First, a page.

“The criminal records that New Friends New Life’s clients carry are a direct result of the trafficking they have endured. From theft to drug and prostitution convictions, none of their interactions with the criminal justice system have occurred outside of the context of their victimization,” said Nanasi. “It is an honor to help survivors navigate the legal system and work with them to clear their records, and I am humbled to be recognized for standing beside these brave women.”

ProtectHER Award Recipient Brittany K. Barnett is an attorney, author, and entrepreneur dedicated to reform of the criminal justice system. Her memoir, A Knock at Midnight, will be published on September 8. While working several years as a corporate attorney, Barnett was committed to pro bono representation of clients in federal prison under draconian drug laws. Her dedication resulted in freedom for many with federal drug offenses, including seven clients who received executive clemency from President Barack Obama.

As the daughter of a formerly incarcerated mother, Barnett knows firsthand the impact of mass incarceration is far reaching, devastating families and entire communities. Barnett founded two nonprofits: the Buried Alive Project, which works to dismantle life without parole sentences handed down under federal drug laws and Girls Embracing Mothers, dedicated to empowering girls with mothers in prison. Barnett is also the founder of XVI Capital Partners and Milena Reign, social enterprises devoted to shifting the paradigm to show the world-changing impact that formerly incarcerated people can have when they have access to resources.

She is a graduate of SMU’s Dedman School of Law and previously served as the associate general counsel at ORIX USA Corporation focusing on mergers and acquisitions and general corporate matters. Prior to her legal career, Barnett earned her license as a Certified Public Accountant and worked for international accounting firm, PricewaterhouseCoopers LLP. She holds bachelor’s and master’s degrees in accounting. She has been featured nationally on multiple news platforms, including television and print and has earned many honors, including being named one of America’s most Outstanding Young Lawyers by the American Bar Association.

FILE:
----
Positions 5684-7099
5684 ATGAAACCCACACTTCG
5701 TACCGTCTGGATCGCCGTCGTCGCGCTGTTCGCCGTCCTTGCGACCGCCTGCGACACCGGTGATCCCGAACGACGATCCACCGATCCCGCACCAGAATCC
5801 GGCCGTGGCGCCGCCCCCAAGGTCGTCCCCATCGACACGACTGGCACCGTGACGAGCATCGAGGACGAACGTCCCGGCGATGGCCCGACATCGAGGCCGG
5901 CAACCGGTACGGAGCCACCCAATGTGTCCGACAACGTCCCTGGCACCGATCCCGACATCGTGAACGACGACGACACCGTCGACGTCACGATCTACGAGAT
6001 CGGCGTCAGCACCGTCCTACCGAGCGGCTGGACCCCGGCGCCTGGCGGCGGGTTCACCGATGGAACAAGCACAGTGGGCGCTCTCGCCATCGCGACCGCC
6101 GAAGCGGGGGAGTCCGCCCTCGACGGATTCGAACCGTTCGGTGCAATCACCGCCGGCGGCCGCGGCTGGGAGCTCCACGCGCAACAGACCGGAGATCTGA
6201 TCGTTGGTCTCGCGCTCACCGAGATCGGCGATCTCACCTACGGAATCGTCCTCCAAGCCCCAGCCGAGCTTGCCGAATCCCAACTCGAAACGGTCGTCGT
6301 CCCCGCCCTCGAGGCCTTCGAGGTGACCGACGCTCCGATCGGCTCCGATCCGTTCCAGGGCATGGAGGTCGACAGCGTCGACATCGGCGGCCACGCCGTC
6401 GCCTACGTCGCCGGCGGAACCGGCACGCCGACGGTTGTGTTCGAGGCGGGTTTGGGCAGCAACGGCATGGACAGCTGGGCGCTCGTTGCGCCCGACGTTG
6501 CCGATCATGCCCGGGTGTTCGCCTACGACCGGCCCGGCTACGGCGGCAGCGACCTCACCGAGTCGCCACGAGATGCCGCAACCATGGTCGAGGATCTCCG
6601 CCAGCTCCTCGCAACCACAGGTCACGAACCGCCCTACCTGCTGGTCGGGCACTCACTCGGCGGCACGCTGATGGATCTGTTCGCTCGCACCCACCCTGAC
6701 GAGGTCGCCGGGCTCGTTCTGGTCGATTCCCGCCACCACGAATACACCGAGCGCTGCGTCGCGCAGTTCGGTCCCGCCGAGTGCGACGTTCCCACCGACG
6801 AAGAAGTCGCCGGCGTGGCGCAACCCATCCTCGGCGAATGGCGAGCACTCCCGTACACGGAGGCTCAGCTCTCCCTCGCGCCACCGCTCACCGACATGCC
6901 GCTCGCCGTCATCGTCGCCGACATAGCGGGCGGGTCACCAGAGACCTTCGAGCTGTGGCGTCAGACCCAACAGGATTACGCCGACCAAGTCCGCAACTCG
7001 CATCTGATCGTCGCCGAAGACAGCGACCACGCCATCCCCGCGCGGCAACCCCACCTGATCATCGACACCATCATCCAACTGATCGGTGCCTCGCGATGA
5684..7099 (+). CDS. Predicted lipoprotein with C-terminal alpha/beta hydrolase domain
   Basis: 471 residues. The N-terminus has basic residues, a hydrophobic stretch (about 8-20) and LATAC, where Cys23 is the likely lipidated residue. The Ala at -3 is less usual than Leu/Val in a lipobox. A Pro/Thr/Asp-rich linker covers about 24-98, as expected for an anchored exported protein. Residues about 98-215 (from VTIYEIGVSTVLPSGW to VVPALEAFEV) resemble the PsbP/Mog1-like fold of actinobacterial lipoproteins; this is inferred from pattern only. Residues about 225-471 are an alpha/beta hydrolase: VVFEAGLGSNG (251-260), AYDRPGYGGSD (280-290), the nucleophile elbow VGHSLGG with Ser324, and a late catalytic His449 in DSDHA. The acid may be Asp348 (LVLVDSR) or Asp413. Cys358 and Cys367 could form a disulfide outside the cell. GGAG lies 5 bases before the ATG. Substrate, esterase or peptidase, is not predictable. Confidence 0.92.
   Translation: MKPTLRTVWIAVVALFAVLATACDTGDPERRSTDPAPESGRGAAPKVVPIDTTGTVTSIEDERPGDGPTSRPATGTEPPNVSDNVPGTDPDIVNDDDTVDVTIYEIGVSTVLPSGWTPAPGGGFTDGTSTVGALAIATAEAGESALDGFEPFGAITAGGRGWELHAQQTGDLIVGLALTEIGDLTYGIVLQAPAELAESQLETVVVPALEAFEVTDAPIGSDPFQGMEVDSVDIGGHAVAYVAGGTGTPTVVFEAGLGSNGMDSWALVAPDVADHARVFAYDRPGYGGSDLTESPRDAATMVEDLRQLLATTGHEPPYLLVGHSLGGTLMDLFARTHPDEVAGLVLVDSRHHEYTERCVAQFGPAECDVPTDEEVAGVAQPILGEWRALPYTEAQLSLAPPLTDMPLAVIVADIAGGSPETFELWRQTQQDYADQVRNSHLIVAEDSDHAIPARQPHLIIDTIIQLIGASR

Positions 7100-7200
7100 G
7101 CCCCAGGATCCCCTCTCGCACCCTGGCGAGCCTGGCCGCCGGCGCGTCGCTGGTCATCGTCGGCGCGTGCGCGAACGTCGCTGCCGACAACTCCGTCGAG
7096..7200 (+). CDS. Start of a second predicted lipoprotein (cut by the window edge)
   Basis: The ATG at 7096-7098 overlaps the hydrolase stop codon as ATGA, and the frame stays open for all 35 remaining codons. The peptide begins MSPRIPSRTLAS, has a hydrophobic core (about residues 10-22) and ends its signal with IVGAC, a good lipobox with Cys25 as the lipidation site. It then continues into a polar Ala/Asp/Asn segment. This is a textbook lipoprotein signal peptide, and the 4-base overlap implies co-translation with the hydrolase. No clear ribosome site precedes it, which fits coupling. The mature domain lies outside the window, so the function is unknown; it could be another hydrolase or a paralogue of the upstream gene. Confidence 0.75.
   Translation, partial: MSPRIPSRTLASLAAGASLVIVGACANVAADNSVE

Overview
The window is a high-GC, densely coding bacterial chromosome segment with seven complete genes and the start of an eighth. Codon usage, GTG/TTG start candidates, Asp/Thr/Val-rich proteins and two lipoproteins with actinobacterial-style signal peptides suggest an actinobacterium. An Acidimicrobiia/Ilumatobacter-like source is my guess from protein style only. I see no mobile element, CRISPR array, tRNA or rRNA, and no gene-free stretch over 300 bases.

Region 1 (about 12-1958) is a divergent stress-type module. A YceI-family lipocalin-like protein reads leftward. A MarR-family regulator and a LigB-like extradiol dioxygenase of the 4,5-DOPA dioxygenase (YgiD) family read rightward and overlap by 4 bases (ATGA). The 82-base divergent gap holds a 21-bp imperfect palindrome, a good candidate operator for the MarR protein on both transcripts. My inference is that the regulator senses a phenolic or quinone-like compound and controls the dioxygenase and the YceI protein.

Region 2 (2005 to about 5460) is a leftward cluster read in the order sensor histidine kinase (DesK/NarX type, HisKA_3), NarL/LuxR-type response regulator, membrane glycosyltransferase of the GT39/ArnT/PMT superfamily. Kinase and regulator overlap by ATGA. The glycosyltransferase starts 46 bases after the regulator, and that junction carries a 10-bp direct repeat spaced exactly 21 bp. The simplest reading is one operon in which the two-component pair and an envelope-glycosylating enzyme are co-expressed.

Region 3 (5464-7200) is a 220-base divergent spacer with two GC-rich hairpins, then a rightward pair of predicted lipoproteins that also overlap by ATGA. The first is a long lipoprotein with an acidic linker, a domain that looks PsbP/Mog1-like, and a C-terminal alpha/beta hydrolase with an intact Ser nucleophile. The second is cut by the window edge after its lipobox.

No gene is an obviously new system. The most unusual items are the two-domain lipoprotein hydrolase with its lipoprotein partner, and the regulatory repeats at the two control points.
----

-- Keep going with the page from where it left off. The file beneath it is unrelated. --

“It is inspiring to see Brittany challenging systems at every turn,” shared Robinson. “Her resilience and determination have helped her overcome obstacles that could have easily made her a product of her environment.  Instead, she is breaking through barriers on behalf of others, changing lives in the process. We are delighted to be able to celebrate her achievements.”

“Many of the women of New Friends New Life have had to face the criminal justice system in some shape or form. It is critical that women and girls directly impacted by sex trafficking and incarceration are empowered and at the center of any movement and work surrounding them,” said Barnett. “Women and girls and their diverse stories and perspectives are too often ignored but are critical to drive impactful change. It is an honor to be a recipient of the ProtectHER Award and help amplify the voices of these amazing women.”